You must find an autonomy in food considering that you depend on nature. The animals consume plants that I collected myself and it is important to find that right balance in the intensity of shared harvests. It is, therefore, a tireless work to modify the organism itself and adapt it instead of constraining it.

Regarding your question, living in the forest forced me to change all my routines. Like having ten to twelve meals every twenty-four hours so as not to overload the stomach, since wild plants are difficult to digest; transform sleep cycles into short times and preferably during the day to avoid hypothermia.

It was also necessary to prepare dry wood in all parts of the forest, wood that is on the ground obviously, and to maintain constructions such as wooden shelters or drying sheds. A life in autonomy in nature cannot be improvised from one day to the next because it is necessary to permeate everything that surrounds you to finally be part of it.

What did you experience when you lived the roe deer hunts, experiences that were very painful for you?

Living outdoors with animals reveals another way of existence and thought. Hunting is often associated with death and no longer with a form of subsistence. Today it is often a leisure activity, although other times it is still a way of eating. I don’t like to judge other cultures different from mine. I wouldn’t understand being banned from picking plants that feed me for the simple reason that it’s not moral. I’m not a hunter, I’m a collector and I think there are ways to complement each other.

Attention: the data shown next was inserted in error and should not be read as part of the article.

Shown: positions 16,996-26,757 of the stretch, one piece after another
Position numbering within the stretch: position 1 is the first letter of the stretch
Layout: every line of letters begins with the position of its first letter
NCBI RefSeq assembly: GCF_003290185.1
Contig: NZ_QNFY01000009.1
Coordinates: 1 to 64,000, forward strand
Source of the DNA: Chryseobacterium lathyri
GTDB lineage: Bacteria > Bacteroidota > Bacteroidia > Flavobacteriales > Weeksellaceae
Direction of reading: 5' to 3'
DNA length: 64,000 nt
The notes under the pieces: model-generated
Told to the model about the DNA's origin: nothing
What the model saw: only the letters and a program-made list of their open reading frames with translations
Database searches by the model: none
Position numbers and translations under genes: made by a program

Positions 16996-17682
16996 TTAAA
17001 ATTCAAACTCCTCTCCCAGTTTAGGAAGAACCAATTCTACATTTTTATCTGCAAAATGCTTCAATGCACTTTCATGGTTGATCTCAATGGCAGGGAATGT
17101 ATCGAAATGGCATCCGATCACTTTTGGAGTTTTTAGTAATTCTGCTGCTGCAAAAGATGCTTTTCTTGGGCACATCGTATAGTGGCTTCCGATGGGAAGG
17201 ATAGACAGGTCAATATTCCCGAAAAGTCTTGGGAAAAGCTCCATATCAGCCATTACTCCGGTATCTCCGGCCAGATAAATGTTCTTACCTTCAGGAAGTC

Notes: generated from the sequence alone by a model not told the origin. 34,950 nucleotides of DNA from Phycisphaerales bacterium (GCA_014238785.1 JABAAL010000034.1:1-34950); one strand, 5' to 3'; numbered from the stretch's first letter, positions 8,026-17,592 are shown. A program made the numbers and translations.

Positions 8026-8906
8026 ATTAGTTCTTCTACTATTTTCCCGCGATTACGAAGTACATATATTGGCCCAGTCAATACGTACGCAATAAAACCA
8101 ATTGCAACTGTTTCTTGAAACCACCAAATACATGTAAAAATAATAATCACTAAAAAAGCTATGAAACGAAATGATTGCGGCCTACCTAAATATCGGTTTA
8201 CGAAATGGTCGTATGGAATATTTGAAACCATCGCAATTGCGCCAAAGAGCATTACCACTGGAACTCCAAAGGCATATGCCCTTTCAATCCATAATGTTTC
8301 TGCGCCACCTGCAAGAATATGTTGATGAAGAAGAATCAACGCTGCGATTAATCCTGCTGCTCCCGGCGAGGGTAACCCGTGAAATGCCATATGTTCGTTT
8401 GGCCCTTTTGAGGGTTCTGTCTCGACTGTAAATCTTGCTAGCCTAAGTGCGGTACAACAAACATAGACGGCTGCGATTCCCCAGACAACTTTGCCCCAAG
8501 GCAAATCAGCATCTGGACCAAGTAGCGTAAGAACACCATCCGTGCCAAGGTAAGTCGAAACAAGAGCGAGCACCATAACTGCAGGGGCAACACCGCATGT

There was a time when food did not fall from the sky, when everyone was happy if there was hare to eat with vegetables. Today, this no longer exists, and hunting has become a murderous activity whose sole purpose is to regulate the populations of animals that we have never controlled and never will control. Game should be reserved for eating only. It is also a less and less accepted practice because minds evolve well fortunately.

However, we must not go to extremes. I have been caught in raids several times with the risk of being killed, but for me life is the same as that of a roe deer or other animal.